Book review: ‘A Desirable Residence’ by Madeleine Wickham

One house in Silchester, England, brings together three unlikely groups of people in this novel of deceit, debt and escalating — but unrealized — hopes.

Liz and Jonathan Chambers are homeowners up to their eyeballs in money troubles, scrambling to pay both the mortgage on their Russell Street house and the loan against a local tutorial college they’ve purchased. When their bills reach towering heights, they’re forced to take action — and must move with their rebellious 14-year-old, Alice, to a small flat above the school they run. Scared by the turn of events, Jonathan and Liz approach Marcus Witherstone, a real estate agent, about how to handle the mess their unsold home is bringing them, and he makes a proposition: lease it out.

The new tenants are Ginny and Piers, a fashionable couple from London seeking to escape the hustle-and-bustle of the city as they wait for Piers’ acting prospects to finally pan out. With their friend Duncan, they arrive in Silchester to rent the Russell Street property — and soon meet Alice, who frequently sneaks into her old garage to smoke clandestine cigarettes. While that treachery is happening, Liz finds herself in a precarious situation, too . . . with Marcus. As kind, well-meaning Jonathan is left to solve their financial troubles and Marcus’s wife, Althea, becomes obsessed with getting their eldest son a fabulous scholarship, Liz and Marcus’ lies begin to stack up neatly . . . and then become frayed at the edges, threatening to destroy everything.

As much as I became initially engaged in Madeleine Wickham’s A Desirable Residence, all the attraction here is centered on unlikeable, misanthropic people finally getting their just desserts in the end. From scheming, bored Marcus to ungrateful, uncharitable Liz, I struggled to find one character with whom connect in this British novel.

Bratty Alice couldn’t have been more unjust to Jonathan, her bumbling but sweet father, and more than once in the book I found myself wanting to reach in and slap her. She’s a self-absorbed teenager, yes, and I could respect the fact that her behavior was realistic, but who wants to spend 293 pages reading about a rude, deluded 14-year-old? As she began forcing her presence on Ginny, Piers and Duncan, I became more and more agitated. Couldn’t she see she wasn’t wanted? That she was intruding? That she was annoying? Even if the new residents of her old house didn’t feel that way, I certainly did.

What could have saved this book from becoming a soulless mess was a dash of humor, warmth or humanity. Demonstrating some growth. Some maturity. Some sincerity. And though I did find myself smiling inwardly toward the end at an unexpected turn of events, for the most part? The bad people stayed bad. The selfish people stayed selfish. Marcus redeemed himself slightly in my eyes, but Liz — Liz, one of our central characters — didn’t get what she deserved. I wanted a blow-out, a reckoning . . . I wanted an epic battle complete with tears and divulsions. But I was disappointed.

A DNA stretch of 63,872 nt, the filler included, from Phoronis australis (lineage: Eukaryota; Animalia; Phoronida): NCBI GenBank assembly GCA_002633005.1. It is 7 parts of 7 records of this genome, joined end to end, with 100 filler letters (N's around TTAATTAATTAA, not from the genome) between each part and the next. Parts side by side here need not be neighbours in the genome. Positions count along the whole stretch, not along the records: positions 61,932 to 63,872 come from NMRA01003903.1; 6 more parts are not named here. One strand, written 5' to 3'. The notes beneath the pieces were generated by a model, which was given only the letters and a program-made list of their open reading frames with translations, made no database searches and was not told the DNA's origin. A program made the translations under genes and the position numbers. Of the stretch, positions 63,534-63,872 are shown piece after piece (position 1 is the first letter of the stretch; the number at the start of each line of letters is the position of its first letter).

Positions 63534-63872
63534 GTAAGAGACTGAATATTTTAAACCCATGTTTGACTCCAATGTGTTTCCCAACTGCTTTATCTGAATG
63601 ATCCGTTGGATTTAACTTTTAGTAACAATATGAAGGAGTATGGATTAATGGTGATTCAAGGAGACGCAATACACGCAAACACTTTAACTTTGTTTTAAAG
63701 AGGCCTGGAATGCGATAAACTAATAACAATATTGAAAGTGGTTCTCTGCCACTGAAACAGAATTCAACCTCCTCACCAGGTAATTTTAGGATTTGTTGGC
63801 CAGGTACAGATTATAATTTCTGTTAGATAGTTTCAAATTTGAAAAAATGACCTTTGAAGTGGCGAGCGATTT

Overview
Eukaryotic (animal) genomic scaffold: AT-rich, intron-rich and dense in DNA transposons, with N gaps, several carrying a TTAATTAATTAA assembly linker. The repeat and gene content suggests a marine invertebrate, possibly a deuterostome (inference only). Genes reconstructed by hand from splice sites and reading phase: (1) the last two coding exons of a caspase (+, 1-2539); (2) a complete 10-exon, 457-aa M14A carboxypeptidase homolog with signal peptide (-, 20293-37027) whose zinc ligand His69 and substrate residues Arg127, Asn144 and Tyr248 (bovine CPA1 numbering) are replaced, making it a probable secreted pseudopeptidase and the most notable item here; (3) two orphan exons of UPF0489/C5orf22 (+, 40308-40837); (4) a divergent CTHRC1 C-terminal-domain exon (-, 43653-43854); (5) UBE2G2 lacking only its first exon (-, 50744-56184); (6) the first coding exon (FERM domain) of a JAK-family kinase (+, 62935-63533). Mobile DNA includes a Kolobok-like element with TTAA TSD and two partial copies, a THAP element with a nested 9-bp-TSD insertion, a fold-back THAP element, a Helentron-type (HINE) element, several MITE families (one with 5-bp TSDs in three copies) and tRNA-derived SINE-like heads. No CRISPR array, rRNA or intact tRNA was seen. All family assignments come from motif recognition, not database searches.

Wickham is better known to most of us as Sophie Kinsella, the nom de plume under which she wrote the best-selling Shopaholic series. While her writing is fluid and enjoyable, her characters — the anchors of any story — were terrible. You won’t find me complaining about any “distance” between myself and these people, because I definitely felt like I got to know them through the course of A Desirable Residence. The real question is would I actually want to know them?

And the answer to that is, of course, a resounding no.

With so much great women’s fiction and chick lit out there just waiting to be devoured, I can’t recommend this one. It was boring, lifeless and grating — though I did manage to finish it, so I guess that says something . . . mostly about the quality of Wickham’s writing, which was fast-paced and readable. I didn’t hate it — but didn’t love it, either. For good British chick lit, look no further than Jill Mansell — and don’t waste your time reading mediocre books.


2.5 out of 5!

ISBN: 0312562772 ♥ GoodreadsLibraryThingAmazonAuthor Website
Review copy provided by LibraryThing’s Early Reviewers program

Advertisements

12 thoughts on “Book review: ‘A Desirable Residence’ by Madeleine Wickham

  1. He he, I have to agree about Jill Mansell, she’s brilliant isn’t she! I really struggle with Sophie Kinsella, I didn’t like the Shopaholic series and I always feel like there is something missing from her books.

    Like

  2. There is definitely a fine line when it comes to undesirable characters. It is fun to loathe them, and see them get what they deserve, but it can be too much. I had no idea this was Kinsella!

    Like

  3. I am a huge huge fun of the first three books in the Shopaholic series,when I want a good laugh I pick them up and re-read my favorite parts (especially the first)…I didn’t like Remember Me but Twenties Girl is a cute fun chick lit although when it comes to Madeleine Wickham I can’t stand her writing (regardless of the fact that is the very same writer).

    Like

  4. I will definitely give this one a miss, considering how similar our opinions are when it comes to chick lit.

    Jill Mansell, please come out with another new book! I know that you released one not too long ago, but we need another!!!

    Like

  5. Usually her books are fun…I have MiniShopoholic kindled and ready to read but for some odd reason I like her Sophie Kinsella books more than her Madeline Wickham books…

    Like

  6. I have LOVED every single Sophie Kinsella book that I have read. I recently read a “Madeleine Wickham” book and felt the same way you do about this one. It’s strange because it’s the same person, and I know that. But I will probably just stick to ones which she writes under Sophie!

    Like

Comments are closed.